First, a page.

The course leader Cas even teaches you how to minimise the amount of stuff in your life beyond simply asking yourself the Kondo Cliché question of “Does it spark joy?”, which really doesn’t work for everything. I mean, whose airbed sparks joy in them?! Probably still need to keep it 🤷🏻‍♀️

    By clearing the decks of the non-essentials and learning how to reorganise your home according to your personality, you can make your life soooooo much easier and simpler. When you don’t spend your time hunting high and low for things, or waste hours getting distracted by day-to-day clutter, you can use that time to do what actually matters to you.

    5) Organise your time

    Speaking of organising and time, let’s talk about organising your time! Warning: there’s a bit of tough love coming up here.

    I know SO many mums (and their kids) who miss out on fun stuff because they haven’t organised their time properly. They’re too late to sign their kid up for some amazing event because they didn’t realise the deadline was coming up. They have to pull out of a mum meetup at the last minute because time ran away with them and they couldn’t get out the door. So many times I was all set to meet up with someone and they texted me last minute to say they completely forgot and now they can’t make it.

    Now, believe me – I know what it’s like to have those days where everything is going wrong and you can’t make something happen. There’s no judgement, we’ve all been there. But that’s very different to regularly feeling out of control of your timeline, constantly rushing to catch up with life and just generally not having a grip on deadlines, commitments and time management.

    These days, I feel like there’s very little standing in the way of us getting our time-shit together. We (mostly) all have phones with calendars and reminders that we can set to remind us of what we need to do. There are a multitude of free resources such as printable To Do Lists or apps like Kanbana, which uses a very helpful system to help you keep track of your to dos.

    Again, the Clutterbug free mini course will help you figure out the best organisational style for your personality so you can start to implement a time management system that works for you. Maximise and take control of your time so you can spend it on something important.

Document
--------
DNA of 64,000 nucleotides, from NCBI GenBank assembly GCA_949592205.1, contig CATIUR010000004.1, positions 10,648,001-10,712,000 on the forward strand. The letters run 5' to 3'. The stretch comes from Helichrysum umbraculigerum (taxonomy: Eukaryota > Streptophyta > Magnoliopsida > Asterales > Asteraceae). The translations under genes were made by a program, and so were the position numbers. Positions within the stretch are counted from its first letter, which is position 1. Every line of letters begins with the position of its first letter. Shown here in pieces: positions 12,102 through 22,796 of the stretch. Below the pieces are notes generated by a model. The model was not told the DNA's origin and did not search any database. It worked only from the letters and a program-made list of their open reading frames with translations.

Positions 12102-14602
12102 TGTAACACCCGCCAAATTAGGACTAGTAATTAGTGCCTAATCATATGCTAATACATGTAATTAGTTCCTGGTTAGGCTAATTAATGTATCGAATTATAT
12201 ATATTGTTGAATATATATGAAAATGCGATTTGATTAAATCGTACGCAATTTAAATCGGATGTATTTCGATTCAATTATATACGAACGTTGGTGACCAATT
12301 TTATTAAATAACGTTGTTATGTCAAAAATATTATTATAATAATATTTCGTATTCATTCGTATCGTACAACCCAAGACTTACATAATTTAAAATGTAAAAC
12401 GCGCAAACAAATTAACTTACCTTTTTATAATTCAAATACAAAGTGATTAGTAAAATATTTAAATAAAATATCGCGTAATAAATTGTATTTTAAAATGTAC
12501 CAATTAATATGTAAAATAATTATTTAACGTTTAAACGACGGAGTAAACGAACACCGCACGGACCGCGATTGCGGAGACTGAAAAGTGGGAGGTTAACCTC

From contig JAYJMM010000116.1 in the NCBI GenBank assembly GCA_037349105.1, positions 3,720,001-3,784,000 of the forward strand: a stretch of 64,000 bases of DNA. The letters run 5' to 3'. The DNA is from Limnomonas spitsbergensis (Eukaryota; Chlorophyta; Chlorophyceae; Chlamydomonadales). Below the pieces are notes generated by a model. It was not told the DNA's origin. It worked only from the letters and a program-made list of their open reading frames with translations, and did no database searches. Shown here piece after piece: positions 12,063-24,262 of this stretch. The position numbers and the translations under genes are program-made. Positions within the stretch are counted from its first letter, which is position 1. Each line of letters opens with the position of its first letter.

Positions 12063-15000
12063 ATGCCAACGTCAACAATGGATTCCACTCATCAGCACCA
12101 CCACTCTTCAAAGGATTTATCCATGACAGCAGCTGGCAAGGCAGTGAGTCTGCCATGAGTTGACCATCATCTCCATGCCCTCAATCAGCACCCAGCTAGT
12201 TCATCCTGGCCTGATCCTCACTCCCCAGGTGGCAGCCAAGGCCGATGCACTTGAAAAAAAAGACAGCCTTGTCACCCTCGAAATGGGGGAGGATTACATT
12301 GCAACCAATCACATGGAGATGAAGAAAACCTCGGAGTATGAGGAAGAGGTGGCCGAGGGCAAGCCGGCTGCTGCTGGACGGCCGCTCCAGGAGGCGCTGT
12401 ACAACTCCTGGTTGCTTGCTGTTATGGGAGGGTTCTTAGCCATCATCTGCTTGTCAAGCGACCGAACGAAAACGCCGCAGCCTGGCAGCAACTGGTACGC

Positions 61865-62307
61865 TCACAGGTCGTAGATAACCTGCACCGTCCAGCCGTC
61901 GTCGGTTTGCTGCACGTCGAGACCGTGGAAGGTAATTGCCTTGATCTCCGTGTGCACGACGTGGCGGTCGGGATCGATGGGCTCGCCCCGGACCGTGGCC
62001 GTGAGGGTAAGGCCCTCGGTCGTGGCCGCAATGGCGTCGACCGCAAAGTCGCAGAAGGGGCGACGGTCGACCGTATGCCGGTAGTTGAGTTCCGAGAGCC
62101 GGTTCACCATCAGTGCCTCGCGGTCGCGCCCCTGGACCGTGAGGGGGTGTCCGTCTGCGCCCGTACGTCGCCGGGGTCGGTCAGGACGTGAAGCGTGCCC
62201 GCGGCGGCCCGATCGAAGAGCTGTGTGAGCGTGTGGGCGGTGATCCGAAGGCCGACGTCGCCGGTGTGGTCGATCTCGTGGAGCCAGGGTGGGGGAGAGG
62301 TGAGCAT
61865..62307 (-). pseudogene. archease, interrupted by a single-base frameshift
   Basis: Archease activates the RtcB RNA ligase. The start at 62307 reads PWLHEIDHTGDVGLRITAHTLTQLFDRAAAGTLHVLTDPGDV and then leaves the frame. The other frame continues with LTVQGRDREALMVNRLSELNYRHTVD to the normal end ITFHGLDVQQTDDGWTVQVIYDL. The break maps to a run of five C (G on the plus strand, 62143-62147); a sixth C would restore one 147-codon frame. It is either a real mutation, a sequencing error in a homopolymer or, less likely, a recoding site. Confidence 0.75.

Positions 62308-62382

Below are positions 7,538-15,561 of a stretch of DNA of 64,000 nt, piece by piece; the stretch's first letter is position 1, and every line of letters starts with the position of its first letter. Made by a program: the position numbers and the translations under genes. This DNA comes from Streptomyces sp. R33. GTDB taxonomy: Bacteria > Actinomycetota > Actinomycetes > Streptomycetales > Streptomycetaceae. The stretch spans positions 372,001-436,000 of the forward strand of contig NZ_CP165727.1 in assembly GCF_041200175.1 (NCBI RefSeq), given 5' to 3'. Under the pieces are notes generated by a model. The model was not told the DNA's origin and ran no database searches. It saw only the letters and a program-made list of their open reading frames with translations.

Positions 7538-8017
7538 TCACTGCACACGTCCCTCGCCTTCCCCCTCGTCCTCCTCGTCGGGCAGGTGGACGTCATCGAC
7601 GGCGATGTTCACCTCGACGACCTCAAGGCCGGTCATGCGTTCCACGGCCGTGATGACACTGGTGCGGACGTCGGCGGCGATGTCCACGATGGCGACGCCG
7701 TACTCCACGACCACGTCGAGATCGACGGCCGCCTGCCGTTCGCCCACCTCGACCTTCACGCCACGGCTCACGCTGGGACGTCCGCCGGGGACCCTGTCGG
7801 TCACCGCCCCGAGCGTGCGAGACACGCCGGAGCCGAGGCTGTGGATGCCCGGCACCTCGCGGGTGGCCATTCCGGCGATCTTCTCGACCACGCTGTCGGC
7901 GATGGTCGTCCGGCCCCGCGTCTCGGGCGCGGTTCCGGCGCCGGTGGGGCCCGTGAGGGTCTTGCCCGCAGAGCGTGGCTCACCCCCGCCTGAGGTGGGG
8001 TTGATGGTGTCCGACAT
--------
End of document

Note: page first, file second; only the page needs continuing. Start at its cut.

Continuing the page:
6) Consider a side hustle

    I was torn over whether or not to have this as a tip. Recently I saw someone on social media make the very valid point that full-time mothers have all this extra pressure on them to do a side hustle, even though the work of mothering is already 2.5 jobs and completely valid work by itself. I completely agree with that and I encourage you to seek fulfilment as a full-time mum (Tip #7 may help).

    BUT, I’d be lying if I said that my own side hustle (i.e. this blog) didn’t bring me huge amounts of satisfaction and fulfilment that I just didn’t feel before I started it.

    I think the fact that I’m talking about mothering, drawing on my experience and truly trying to help other mums like me makes it all part of the same sense of purpose. I’m super proud of all the hard work I do to raise Ursula. And I use this blog to both help myself process my own experiences and use those experiences to help others. It’s very rewarding.

    If you think blogging might be something you might be interested in, I absolutely recommend checking out Suzi at Start A Mom Blog. It was her that really helped me kickstart this blog and take it from a nice idea I didn’t think I had time for, to a reality that is actually helping people every single day.

    What I found so inspiring about Suzi is that she has three children and still managed to find the time to follow her passion of blogging. When her kids were young she made YouTube videos while nursing her babies, so you know she gets how hard it is to get things done as a mum.

    Even if you don’t think you’re a very good writer or know what you’d blog about, she can help you find your voice and get it out there into the world. That to me is the power of blogging for mothers. Even if you never make a penny out of it (although that’s a nice bonus!), it’s about getting the voices of hardworking mums like you out into the world. We all deserve to have our stories heard and we all have something to offer the world. So have a think about whether putting your unique voice out there might help you finally thrive as a stay at home mum.